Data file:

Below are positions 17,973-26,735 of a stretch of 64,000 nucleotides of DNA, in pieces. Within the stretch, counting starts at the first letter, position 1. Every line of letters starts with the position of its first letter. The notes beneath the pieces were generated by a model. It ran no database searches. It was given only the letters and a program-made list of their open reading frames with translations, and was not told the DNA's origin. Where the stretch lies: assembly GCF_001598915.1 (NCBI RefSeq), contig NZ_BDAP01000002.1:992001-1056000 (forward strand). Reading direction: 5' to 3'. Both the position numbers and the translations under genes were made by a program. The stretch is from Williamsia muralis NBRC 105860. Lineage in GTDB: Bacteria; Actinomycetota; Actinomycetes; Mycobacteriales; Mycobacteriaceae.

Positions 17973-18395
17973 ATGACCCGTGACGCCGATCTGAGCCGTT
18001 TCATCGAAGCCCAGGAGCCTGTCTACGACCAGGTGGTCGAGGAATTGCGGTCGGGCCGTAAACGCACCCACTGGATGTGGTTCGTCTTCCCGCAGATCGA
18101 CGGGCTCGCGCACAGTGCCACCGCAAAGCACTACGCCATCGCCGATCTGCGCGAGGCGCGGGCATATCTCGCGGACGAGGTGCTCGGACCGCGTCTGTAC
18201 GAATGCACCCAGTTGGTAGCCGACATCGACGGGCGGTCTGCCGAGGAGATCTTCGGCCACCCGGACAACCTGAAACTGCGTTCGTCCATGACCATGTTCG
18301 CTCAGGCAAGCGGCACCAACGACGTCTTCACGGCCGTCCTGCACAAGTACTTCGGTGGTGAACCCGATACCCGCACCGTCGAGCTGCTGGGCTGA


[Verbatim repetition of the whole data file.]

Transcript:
Below are positions 17,973-26,735 of a stretch of 64,000 nucleotides of DNA, in pieces. Within the stretch, counting starts at the first letter, position 1. Every line of letters starts with the position of its first letter. The notes beneath the pieces were generated by a model. It ran no database searches. It was given only the letters and a program-made list of their open reading frames with translations, and was not told the DNA's origin. Where the stretch lies: assembly GCF_001598915.1 (NCBI RefSeq), contig NZ_BDAP01000002.1:992001-1056000 (forward strand). Reading direction: 5' to 3'. Both the position numbers and the translations under genes were made by a program. The stretch is from Williamsia muralis NBRC 105860. Lineage in GTDB: Bacteria; Actinomycetota; Actinomycetes; Mycobacteriales; Mycobacteriaceae.

Positions 17973-18395
17973 ATGACCCGTGACGCCGATCTGAGCCGTT
18001 TCATCGAAGCCCAGGAGCCTGTCTACGACCAGGTGGTCGAGGAATTGCGGTCGGGCCGTAAACGCACCCACTGGATGTGGTTCGTCTTCCCGCAGATCGA
18101 CGGGCTCGCGCACAGTGCCACCGCAAAGCACTACGCCATCGCCGATCTGCGCGAGGCGCGGGCATATCTCGCGGACGAGGTGCTCGGACCGCGTCTGTAC
18201 GAATGCACCCAGTTGGTAGCCGACATCGACGGGCGGTCTGCCGAGGAGATCTTCGGCCACCCGGACAACCTGAAACTGCGTTCGTCCATGACCATGTTCG
18301 CTCAGGCAAGCGGCACCAACGACGTCTTCACGGCCGTCCTGCACAAGTACTTCGGTGGTGAACCCGATACCCGCACCGTCGAGCTGCTGGGCTGA